Modification and "designer" camouflage painting of the exhibit incubator was performed by Chapter VP-Fishing Affairs, Mike Small. Jim and Earlene Vynalek trailered the incubator and other necessary exhibit materials to Dallas. On hand to assist in the unloading were Bill and Margaret Ann Johnson. The West Brothers, Bill and Bob joined the Johnsons and Vynaleks in setting up and manning the exhibit.


VP-Chapter Affairs Alan Bray arrived Saturday to lend his assistance at the booth, and in joining Bob West Sunday afternoon in the involved and tedious take‑down of the exhibit. All attending TU'ers agreed The Conclave was a successful venture.



A group of interested TU members in North Texas met in Dallas March 29th to discuss the desirability of establishing a new chapter to serve the North Texas area.


Out of the 28 members who responded with interest to the possibility, the consensus was that such a chapter would provide members with an opportunity for greater participation and impact on matters relative to the preservation and protection of the cold water fishes both locally and. across the nation.


Plans were made for an organizational meeting to be held on Saturday, May 2nd, 10 am at a spot not yet determined, that would be convenient to all.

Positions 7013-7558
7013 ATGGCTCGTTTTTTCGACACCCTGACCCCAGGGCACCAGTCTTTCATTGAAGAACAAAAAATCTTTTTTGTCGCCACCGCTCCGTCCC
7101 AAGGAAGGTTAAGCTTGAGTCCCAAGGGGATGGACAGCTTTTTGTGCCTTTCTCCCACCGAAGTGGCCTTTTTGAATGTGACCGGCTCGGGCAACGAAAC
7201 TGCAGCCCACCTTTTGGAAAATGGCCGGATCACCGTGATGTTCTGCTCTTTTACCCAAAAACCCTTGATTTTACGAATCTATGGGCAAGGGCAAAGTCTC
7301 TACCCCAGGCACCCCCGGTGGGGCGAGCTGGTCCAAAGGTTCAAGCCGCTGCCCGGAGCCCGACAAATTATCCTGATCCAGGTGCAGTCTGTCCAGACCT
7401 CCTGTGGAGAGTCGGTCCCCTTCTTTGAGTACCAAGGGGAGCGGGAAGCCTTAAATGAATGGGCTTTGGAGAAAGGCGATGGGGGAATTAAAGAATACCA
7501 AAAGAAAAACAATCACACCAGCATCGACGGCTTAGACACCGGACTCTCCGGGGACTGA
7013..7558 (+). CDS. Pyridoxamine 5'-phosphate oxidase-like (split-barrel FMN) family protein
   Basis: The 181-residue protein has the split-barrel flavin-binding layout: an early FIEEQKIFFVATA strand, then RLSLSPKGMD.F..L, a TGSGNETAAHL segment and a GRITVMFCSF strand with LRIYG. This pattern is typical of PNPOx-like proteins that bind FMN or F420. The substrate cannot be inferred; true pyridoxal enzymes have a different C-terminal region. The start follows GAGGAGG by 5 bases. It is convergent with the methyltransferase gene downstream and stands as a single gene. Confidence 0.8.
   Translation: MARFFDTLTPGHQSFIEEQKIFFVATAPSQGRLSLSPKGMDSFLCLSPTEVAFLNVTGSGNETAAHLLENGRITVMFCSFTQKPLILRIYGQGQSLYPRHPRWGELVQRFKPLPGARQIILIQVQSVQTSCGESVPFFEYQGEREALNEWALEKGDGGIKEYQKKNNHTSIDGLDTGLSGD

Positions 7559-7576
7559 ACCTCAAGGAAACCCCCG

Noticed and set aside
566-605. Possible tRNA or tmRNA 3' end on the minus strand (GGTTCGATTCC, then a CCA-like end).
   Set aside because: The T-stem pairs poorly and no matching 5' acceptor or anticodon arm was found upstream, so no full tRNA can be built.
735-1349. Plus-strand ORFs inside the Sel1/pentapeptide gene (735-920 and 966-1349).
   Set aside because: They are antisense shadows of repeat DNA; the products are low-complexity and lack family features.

Application for a new chapter must be submitted to the TU National Executive Committee for approval.


All trout fishers interested in preserving the nation's cold water trout and salmon fisheries are urged to attend and participate in this important meeting.


David Hurdle of Azle is serving as interim secretary during the organizational period. He may be reached for additional information:

David Hurdle

PO BOX 1201

AZLE TX 76020

Or call: (k7) 446‑4949



In response to an invitation to participate in The Texas Conclave Program in Dallas last month, TU Texas National Director Jim Vynalek briefly highlighted TU.'s current environmental efforts at the National level, discussed the Texas Chapter's 20 year program of stocking The Guadalupe River With brown and rainbow trout, and in a slide presentation showed details of the egg‑hatching project with refrigerator/incubators.


Scheduled at 8:15 am Sunday morning following a gala Saturday night banquet and auction, the presentation was made to a” limited but, what had to be a dedicated" audience. Most were surprised and interested in the possibilities of the incubators. Two attendees were so impressed that they took blueprints with them and fully intend to place incubators on two streams in Oklahoma.